I also realized that the audience for these letters was much wider than I originally anticipated. While my work is mostly with founders who are involved in technology and seeking venture capital money, and eventually looking to go public, there were entrepreneurs in every field, with all sized businesses, who found the advice useful. I shared a book with my physical therapist who said it helped him understand the challenges he was facing in starting his business. His wife was his co-founder and he begged her to read it so that they could learn together. There was just such a vast audience of individuals who were running small businesses—there are 26.8 million small businesses in the United States alone, and more than 600,000 new businesses are started every year here, according to the Small Business Administration—and facing some of the same challenges.

What surprised me more was that there turned out to be people who needed this advice who were not even founders. From Fortune 500 executives to millennials entering the workforce, having a founder’s mindset is now seen as an invaluable asset.

Additionally, I’ve discovered that what founders often need is not just advice about how to raise a seed round or how to pick out the best board members, but also coaching on how to deal with people. They need to know how to manage others and they need to know how to act like leaders themselves. Therefore, many of the letters in this book focus on management and leadership. Because I was an operating executive for Fortune 500 companies (IBM, Quantum, Gateway, Bay Networks, eBay) for much of my career, much of my wisdom is gained from working with big companies. Additionally, in my role as a board director I advise many business leaders who are not founders. Many of these letters address challenges they face and were written with them in mind—but they are also relevant to many others.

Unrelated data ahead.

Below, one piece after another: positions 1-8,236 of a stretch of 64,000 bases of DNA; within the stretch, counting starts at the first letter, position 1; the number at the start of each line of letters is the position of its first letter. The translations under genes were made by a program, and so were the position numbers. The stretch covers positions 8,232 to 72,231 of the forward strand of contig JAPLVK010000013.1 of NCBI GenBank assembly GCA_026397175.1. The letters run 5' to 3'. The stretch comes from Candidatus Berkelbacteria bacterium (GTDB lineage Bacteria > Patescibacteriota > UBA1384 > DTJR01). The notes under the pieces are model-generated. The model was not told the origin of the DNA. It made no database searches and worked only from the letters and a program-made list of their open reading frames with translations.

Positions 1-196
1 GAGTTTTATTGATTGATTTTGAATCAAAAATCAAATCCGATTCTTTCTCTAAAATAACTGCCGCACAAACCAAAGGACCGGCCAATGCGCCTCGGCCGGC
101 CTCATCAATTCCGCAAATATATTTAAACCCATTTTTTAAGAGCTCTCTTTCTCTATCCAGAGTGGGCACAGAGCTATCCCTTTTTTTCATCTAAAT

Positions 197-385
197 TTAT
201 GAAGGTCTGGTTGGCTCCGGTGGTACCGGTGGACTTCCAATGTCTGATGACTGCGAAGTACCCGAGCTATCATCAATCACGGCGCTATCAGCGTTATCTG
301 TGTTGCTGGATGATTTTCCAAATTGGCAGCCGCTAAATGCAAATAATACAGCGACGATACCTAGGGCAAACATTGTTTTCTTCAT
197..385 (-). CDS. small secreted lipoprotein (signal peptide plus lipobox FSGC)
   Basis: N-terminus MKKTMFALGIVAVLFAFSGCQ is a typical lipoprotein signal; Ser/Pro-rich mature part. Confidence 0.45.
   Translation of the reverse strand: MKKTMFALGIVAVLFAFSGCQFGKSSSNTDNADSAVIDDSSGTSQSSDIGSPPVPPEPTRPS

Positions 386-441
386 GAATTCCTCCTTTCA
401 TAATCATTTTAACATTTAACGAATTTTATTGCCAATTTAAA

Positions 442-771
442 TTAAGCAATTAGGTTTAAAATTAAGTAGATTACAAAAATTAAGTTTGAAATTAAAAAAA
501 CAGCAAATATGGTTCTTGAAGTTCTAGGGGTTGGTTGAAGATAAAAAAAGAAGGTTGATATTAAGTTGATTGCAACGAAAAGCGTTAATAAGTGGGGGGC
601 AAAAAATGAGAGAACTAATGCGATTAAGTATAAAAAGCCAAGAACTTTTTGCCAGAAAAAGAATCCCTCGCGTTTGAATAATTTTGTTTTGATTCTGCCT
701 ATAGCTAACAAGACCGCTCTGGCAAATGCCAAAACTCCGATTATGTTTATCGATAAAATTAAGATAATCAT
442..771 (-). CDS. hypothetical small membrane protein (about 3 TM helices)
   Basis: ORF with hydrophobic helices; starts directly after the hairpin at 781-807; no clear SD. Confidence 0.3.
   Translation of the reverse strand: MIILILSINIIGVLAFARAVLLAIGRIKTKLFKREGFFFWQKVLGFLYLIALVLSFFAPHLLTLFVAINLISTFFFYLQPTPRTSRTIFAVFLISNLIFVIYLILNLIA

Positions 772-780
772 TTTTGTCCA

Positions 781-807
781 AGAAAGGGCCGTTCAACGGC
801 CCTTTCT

I wrote this book as a way to scale beyond my network. We only work with about eighty-plus companies, but there are so many more people who think like a founder and need this advice. Maybe you are an entrepreneur eyeing a move to Silicon Valley, or maybe you are a small business owner with a shop in town, or maybe you were just promoted to be a manager at your company. In any case, there’s something in this book for you.

This book is intended to be a guide, and the letters are written to offer guidance when you encounter turbulence. Topics are outlined to offer advice at the defining moment you need it most. Just jump to the letter you need when you miss your quarter, when you receive negative publicity, or when you need inspiration. It’s not necessary to read this book from start to finish, although of course you may, and many people do, as they may be curious for another perspective about what they might have already conquered or wish to see what lies ahead. The book follows the trajectory of a company’s life cycle. I’ve been inspired as the companies we work with have grown and organized the book to follow the process: getting started, getting to relevance, getting to scale, and getting to legacy. Of course it must be stated that this process is ridiculously hard.

Right now we are in the midst of a Golden Age of entrepreneurship that is fueled by all segments of the population. College students are signing up for entrepreneurial courses in record numbers. Individuals over the age of sixty-five are creating more companies every year. Record numbers of downsized professionals are starting their own ventures. Of those individuals who have not yet taken a leap into entrepreneurship, research reveals that many of them are actively dreaming about it.

Success, though, is hard to achieve. With each phase of company development, the success stories become fewer and fewer. While a massive number of companies get started, only about 30% of them will go on to raise a Series A round of funding, and from there only 50% them will get to a Series B. That number will continue to halve with every additional step.1 A very small number of companies will go public, and even fewer will leave a legacy.

Writing these letters and compiling them into a book for you has been a labor of love, and I hope these letters help make you better and help your teams achieve their dreams. Unlike the fictional father who inspired this project, these letters are not meant to be the last word we have on these subjects (or any subjects). If you need guidance on topics that are not here, please reach out to us at where my network and I will continue to post new letters and answer your questions.

Wishing you luck and cheering you on.

Copyright © 2018 by Maynard Webb

Foreword copyright © by Howard Schultz